What is a direct connection to a geodatabase in SQL Server?
A direct connection to a geodatabase is one that is made using the database management system's (DBMS) connection methods and direct-connect drivers in the client application. The connection is made directly from the client to the DBMS without the use of an ArcSDE service. Direct connections are also known as two-tiered connections.
When you use a direct connection to the geodatabase, most of the processes that would have taken place on the server are now going to take place on your client machines. In addition, certain limits that would be enforced by ArcSDE when making a connection through an ArcSDE service, such as password length, are instead enforced by the DBMS.
Some examples of when you would use a direct connection include the following:
- You do not want to administer an ArcSDE service.
- The direct-connect architecture moves ArcSDE functionality to the desktop. This removes the ArcSDE load from the server and allows additional resources to be freed up for the DBMS, which means you get better scalability on the database server.
Direct connections can be faster if the server is heavily used, because processing takes place on the client machine. Rather than having to process the information on the server, which may be responding to requests from numerous other users at the same time, and send the information back to the client across the network, the client computer is typically only processing a few tasks at a time.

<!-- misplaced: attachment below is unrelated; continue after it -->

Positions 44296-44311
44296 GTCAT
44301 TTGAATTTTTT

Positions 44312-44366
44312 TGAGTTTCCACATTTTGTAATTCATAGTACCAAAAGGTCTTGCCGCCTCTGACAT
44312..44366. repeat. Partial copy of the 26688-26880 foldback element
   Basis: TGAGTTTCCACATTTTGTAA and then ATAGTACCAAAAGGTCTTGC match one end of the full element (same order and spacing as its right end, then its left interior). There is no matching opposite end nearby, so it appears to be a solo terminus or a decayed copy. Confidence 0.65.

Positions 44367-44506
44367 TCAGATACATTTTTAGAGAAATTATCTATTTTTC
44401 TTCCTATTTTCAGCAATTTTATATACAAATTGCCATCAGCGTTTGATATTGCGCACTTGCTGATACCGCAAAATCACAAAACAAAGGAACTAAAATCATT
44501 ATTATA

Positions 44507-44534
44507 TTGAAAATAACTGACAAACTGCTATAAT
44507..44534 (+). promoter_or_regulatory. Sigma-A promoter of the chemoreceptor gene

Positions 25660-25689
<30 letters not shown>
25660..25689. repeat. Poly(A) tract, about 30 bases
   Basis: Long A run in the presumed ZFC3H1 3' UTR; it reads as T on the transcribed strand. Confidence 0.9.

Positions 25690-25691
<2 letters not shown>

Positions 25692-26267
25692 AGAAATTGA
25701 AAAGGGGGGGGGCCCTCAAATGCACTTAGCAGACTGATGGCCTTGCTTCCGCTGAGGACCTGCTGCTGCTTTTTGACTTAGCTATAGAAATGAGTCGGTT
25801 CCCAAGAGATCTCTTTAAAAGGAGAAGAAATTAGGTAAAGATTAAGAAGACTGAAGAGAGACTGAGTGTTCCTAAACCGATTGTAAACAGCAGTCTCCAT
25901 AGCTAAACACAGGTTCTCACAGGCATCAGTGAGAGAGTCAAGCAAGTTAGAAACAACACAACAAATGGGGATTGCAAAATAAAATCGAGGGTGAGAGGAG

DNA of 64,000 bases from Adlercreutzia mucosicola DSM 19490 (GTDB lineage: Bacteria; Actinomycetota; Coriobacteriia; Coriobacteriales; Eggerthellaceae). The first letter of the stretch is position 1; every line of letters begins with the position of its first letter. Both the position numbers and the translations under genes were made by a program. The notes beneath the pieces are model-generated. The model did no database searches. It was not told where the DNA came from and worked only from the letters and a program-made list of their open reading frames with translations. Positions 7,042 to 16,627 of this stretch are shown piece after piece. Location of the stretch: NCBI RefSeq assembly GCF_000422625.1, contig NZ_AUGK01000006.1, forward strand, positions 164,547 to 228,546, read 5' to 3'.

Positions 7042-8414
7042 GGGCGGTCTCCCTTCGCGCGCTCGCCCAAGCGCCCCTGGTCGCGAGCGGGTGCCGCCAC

- If you want to use operating system authentication for your ArcGIS connections to an ArcSDE geodatabase for SQL Server, and ArcSDE and SQL Server are installed on separate servers, you must use a direct connection.
You might use an ArcSDE service connection rather than a direct connection to the geodatabase if your desktop machine does not have enough resources to handle the ArcSDE processes. You could have a mixed environment, in which those desktop computers that can manage the ArcSDE processes use a direct connection but those that cannot use an ArcSDE service.
ArcSDE writes error messages to the sdedc_<dbms>.log file. If you have the SDEHOME environment variable set, this file is written to the etc directory in this location. If you have an etc directory in your ArcGIS installation location, the file is written there. If you have neither of these, the log file is written to the temp directory.
What happens when a client application makes a direct connection to the DBMS in which an ArcSDE geodatabase is stored?
The following sequence of events occurs when an ArcSDE client application connects directly to the DBMS.
- The DBMS server detects local or remote connections. Each of the DBMSs supported by ArcSDE has its own method of accepting the connections of client applications. Make sure you are entering the connection information correctly. If you still cannot get connected, test the connection using the native SQL utility of the DBMS.
- The client application verifies that the ArcGIS Server license has been installed. If the client application queries a valid ArcGIS Server license, which is stored in the sde_server_config table, it acquires a connection to the database.